Uprooted: The 1950s plan to eliminate Indian Country, and other weekend reads

In this blog:

  • Uprooted: The 1950s plan to eliminate Indian Country (a must read!)
  • Navajo nation in conflict with Navajo-owned coal company
  • University of Arizona faces heat for President’s ignorant comments about Native heritage
  • Good news for climate on the divestment front

Apologies to those of you who received a rough draft of this blog. I hit “Publish” by mistake. Here is a cleaner version.

Uprooted: The 1950s plan to eliminate Indian Country

This is a must read. Props to American Public Media does a great job of telling the story of the Termination Era of the 1950s. It starts with the story of the Day family of Bois Forte, including a young Sharon Day who many know today for her nibi walks, or water walks. Here’s a snippet from Uprooted.

The Days were among around 100,000 Native Americans to experience one of the most recent and little-known traumas inflicted on Native peoples by the U.S. government, what the BIA called the Voluntary Relocation Program. Between 1952 and 1972, it provided one-way transportation and a couple hundred dollars to Native Americans willing to move to a city.

One BIA commissioner would later call the program “an underfunded, ill-conceived program … essentially a one-way ticket from rural to urban poverty.”

The goal was to move Native Americans to cities, where they would disappear through assimilation into the white, American mainstream. Then, the government would make tribal land taxable and available for purchase and development. The vision was that eventually there would be no more BIA, no more tribal governments, no more reservations, and no more Native Americans.

Navajo nation in conflict with Navajo-owned coal company

Media coverage of the opposition to the Dakota Access Pipeline and the Enbridge Line 3 pipeline have highlighted the lead role played by indigenous nations. Les visible is how some Native nations have promoted fossil fuel project for jobs and economic improvement. This tension is well documented in the film Red Power Energy, which notes that “tribal lands hold roughly 30% of the coal found west of the Mississippi, nearly 20% of the known natural gas and oil reserves and up to 50% of potential uranium reserves.” It continues:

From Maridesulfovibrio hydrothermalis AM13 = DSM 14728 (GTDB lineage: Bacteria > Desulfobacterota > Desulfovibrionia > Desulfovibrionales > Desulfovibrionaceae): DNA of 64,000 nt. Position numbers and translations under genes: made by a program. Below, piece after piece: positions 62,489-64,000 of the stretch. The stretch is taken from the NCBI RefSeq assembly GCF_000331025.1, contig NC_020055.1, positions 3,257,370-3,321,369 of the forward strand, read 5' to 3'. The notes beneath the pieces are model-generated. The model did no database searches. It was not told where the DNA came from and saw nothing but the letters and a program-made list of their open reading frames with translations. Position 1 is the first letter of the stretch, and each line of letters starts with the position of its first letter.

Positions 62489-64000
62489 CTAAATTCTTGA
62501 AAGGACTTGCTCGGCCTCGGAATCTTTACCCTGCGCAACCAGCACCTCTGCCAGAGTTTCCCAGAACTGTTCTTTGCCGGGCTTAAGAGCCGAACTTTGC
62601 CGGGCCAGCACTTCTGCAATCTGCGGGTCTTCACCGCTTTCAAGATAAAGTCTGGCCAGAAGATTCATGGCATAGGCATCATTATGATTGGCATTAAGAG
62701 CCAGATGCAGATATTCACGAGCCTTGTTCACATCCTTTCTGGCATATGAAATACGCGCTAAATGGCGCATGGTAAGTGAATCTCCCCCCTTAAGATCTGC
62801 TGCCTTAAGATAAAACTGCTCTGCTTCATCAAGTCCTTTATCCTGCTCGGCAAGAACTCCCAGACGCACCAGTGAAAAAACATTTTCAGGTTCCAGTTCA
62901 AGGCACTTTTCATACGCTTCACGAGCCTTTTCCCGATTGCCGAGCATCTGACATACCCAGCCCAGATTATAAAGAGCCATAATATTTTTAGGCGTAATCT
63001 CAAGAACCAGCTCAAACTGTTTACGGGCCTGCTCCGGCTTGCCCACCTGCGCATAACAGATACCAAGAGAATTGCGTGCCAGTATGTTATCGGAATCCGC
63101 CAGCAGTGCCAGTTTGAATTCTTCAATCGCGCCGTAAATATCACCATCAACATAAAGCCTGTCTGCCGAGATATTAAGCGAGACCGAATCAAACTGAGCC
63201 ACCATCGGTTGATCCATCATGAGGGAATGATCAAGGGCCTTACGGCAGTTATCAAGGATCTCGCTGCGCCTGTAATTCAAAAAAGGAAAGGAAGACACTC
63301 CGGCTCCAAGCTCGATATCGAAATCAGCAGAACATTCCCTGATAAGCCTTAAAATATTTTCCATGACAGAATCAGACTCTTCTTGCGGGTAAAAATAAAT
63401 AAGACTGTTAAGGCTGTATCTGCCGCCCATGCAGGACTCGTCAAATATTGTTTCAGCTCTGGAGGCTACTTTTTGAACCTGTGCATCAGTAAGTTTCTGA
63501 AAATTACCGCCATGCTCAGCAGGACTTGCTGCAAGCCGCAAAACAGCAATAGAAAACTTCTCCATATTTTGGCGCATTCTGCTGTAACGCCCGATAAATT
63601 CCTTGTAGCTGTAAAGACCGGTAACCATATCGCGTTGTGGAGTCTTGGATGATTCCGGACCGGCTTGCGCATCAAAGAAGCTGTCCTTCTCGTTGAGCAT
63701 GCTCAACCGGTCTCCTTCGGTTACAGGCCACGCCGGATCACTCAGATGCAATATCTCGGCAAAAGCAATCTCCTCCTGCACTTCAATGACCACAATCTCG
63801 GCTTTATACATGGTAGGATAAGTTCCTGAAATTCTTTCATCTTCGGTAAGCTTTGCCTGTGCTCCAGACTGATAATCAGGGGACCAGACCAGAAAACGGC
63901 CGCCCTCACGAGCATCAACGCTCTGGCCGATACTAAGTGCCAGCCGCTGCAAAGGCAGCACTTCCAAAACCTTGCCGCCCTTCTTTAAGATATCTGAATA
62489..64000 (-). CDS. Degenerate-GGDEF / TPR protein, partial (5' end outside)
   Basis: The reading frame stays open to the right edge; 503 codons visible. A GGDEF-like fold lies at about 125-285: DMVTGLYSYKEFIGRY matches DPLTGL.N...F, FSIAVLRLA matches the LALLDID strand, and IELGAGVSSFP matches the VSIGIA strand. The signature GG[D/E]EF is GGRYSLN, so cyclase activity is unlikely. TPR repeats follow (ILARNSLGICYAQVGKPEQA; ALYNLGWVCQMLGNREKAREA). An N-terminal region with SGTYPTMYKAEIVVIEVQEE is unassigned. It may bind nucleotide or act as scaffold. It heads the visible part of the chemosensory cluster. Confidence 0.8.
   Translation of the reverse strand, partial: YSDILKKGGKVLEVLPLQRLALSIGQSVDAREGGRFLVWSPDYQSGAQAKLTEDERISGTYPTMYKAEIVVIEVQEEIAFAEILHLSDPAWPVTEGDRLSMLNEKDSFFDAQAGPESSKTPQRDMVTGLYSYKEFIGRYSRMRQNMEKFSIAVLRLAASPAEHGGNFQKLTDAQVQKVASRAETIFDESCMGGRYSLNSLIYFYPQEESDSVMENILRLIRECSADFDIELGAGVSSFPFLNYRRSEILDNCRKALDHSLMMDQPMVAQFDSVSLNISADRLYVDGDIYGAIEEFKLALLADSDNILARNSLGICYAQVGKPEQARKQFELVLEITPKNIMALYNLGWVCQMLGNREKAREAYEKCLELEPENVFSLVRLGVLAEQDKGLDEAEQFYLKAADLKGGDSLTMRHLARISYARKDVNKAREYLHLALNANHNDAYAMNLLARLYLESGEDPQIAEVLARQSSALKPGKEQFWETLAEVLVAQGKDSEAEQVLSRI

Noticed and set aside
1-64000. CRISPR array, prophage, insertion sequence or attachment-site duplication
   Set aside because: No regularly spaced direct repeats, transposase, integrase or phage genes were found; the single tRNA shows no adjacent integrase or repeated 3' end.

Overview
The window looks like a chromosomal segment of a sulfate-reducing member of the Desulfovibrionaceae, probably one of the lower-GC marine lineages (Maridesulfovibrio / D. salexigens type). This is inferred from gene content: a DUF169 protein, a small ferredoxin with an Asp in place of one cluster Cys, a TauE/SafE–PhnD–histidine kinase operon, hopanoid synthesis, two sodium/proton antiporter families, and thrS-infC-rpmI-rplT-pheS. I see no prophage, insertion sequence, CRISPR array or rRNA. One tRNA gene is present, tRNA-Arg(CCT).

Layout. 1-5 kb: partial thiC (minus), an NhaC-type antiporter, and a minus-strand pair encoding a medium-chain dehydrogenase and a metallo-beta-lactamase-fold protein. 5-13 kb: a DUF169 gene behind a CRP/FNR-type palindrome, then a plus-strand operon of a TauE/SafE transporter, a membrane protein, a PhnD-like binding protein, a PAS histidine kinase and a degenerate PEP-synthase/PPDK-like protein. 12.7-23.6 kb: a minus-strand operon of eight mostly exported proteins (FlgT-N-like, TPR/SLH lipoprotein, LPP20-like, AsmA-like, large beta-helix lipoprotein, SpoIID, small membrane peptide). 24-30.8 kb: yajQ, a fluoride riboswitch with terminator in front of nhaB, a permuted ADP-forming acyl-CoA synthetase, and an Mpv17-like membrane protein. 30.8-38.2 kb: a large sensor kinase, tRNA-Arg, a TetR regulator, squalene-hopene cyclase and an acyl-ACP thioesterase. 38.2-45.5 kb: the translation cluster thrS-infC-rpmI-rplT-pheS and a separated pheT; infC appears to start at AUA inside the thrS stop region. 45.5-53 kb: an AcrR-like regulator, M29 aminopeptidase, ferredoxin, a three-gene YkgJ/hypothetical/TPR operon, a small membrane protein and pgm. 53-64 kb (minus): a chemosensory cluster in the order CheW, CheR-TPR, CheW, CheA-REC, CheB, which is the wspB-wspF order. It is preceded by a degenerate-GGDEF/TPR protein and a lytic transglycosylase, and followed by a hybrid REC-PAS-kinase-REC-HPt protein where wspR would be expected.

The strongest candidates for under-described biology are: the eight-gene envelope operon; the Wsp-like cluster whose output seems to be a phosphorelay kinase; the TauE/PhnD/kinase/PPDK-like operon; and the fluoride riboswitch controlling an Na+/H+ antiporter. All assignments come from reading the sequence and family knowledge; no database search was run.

From a historically passive role in mineral extraction that frequently left their resource-rich reservations either leased out for pennies on the dollar or contaminated by environmental degradation and Federal mismanagement, Native people are in the midst of an extraordinary resurgence. They are challenging long-held stereotypes, fighting for the sovereign right to control their lands, and develop their natural and mineral resources — however they choose. These Native-told energy stories offers a rare insight into the ideological battle shaping modern Indian Country and further advances a deeper understanding of American Indian culture which is too often under-reported, misunderstood or overlooked.

Here’s one example of such tensions. Indian County Today reports on a conflict between the Navajo nation and Navajo Transitional Energy, a coal company that is “100 percent owned, but not controlled, by the Navajo Nation.”